Sharing stories is such a joy, isn’t it? I still love being read to and I'm 44! It sounds like your son is enjoying it so much he's a bit nervous of taking flight on his own. Graphic novels and highly illustrated fiction can really help build confidence and independence – why not see if he likes the look of The Accidental Diary of B.U.G. by Jen Carney? It's very funny and the doodle-style illustrations, along with the diary format are instantly appealing. Or perhaps start reading a book together which has a really hooky mystery to unravel and once it’s unputdownable you could start alternating chapters: one shared, one solo etc. I think Jenny Pearson’s hilarious, warm-hearted The Super Miraculous Journey of Freddy Yates would be wonderful for this. Or maybe he'd take a shine to some of the fantastic non-fiction out there at the moment? I absolutely loved Good News: Why the World is Not as Bad as You Think, by Rashmi Sirdeshpande and Adam Hayes – it's shines a light on the great things happening all around us and is hopeful, informative and fun.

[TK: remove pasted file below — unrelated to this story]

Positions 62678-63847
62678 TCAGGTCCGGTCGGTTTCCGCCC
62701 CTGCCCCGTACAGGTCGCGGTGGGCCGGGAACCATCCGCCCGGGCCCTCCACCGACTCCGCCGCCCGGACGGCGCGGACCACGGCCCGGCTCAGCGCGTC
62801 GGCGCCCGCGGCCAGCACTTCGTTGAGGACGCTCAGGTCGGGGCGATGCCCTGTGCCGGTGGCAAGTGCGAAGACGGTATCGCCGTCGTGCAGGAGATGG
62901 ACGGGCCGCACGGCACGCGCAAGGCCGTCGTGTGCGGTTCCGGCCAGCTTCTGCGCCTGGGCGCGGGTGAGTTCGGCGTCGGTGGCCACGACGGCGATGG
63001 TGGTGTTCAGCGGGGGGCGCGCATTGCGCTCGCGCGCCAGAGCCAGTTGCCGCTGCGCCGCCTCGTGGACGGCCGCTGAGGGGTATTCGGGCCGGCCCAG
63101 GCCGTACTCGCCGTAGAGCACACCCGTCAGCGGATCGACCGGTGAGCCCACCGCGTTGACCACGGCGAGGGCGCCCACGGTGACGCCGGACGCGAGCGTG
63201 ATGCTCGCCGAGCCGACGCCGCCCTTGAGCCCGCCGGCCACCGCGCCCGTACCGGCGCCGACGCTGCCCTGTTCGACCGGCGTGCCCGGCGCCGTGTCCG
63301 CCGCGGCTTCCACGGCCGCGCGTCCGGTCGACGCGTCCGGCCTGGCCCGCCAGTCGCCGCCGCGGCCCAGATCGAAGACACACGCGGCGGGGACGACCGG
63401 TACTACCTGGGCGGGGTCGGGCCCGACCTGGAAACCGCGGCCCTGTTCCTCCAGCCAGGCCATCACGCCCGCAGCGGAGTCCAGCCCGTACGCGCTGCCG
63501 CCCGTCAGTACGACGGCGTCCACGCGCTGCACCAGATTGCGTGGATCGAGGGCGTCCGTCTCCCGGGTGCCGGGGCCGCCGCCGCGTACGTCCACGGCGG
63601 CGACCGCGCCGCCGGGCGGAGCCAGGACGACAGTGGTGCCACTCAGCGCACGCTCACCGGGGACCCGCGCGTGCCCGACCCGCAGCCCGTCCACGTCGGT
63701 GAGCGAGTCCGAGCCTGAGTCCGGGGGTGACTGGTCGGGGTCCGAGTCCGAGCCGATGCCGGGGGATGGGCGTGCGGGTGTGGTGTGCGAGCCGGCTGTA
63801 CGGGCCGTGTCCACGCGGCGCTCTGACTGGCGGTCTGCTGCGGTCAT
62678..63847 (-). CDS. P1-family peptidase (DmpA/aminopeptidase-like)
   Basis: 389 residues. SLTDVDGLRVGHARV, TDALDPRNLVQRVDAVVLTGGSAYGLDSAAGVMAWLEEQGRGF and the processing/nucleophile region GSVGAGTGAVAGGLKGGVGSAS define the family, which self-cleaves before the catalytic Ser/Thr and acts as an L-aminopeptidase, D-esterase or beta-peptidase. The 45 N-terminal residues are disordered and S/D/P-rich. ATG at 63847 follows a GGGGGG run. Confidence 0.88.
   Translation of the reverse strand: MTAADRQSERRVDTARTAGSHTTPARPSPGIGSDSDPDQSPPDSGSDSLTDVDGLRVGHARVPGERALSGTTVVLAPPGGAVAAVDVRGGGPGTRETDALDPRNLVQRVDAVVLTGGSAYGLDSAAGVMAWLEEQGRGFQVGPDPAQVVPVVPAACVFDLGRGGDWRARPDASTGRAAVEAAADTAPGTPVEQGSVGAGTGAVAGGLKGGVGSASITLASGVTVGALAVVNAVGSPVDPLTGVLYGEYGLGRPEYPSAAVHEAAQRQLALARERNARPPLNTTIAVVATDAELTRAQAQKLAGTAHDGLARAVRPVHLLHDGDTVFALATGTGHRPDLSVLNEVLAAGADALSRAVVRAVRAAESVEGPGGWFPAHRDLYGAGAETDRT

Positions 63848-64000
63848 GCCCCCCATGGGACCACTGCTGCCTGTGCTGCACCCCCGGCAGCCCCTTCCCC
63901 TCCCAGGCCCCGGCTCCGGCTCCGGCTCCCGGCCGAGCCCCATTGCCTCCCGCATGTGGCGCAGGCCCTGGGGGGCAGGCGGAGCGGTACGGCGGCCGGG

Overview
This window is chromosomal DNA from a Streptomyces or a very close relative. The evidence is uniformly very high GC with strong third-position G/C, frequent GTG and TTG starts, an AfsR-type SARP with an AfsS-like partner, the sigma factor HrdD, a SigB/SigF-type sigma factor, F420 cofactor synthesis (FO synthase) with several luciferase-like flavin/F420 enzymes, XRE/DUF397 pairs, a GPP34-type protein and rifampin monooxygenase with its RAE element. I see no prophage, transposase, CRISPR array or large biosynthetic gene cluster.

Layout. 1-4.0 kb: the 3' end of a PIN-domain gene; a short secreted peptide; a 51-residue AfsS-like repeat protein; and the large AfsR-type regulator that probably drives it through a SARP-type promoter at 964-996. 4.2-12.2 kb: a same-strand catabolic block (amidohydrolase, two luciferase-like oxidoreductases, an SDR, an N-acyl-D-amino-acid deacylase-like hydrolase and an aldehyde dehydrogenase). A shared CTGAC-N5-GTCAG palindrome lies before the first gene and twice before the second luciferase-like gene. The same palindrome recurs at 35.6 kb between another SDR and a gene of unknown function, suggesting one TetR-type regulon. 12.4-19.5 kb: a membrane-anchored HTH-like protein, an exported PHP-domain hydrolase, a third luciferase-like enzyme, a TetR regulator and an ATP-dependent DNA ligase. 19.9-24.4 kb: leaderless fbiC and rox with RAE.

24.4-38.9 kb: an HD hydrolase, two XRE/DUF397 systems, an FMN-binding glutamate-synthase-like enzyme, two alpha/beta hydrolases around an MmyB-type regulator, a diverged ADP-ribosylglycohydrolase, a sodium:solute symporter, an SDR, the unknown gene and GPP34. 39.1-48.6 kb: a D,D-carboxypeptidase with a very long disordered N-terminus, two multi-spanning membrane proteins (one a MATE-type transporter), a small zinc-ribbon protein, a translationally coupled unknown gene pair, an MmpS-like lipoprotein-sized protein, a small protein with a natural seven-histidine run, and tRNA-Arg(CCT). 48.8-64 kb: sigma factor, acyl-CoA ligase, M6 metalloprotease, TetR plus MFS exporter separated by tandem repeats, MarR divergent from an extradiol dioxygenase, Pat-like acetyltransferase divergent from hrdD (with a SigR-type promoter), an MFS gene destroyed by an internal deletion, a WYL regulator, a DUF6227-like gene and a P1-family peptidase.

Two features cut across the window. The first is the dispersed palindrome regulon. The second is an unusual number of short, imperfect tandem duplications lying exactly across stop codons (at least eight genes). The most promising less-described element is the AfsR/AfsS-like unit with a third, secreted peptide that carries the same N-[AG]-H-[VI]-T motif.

Good luck, Louise! And, by the way, even when your son soars off into the world of solo reading I'm sure he’ll always still love a cuddle and a story with you!

Good News: Why the World is Not as Bad as You Think, by Rashmi Sirdeshpande and Adam Hayes

My daughter is age 8.5 and loves reading stories. What books would you recommend for developing her vocabulary without being too overwhelming, or too 'adult' in terms of themes? Many thanks. – Nev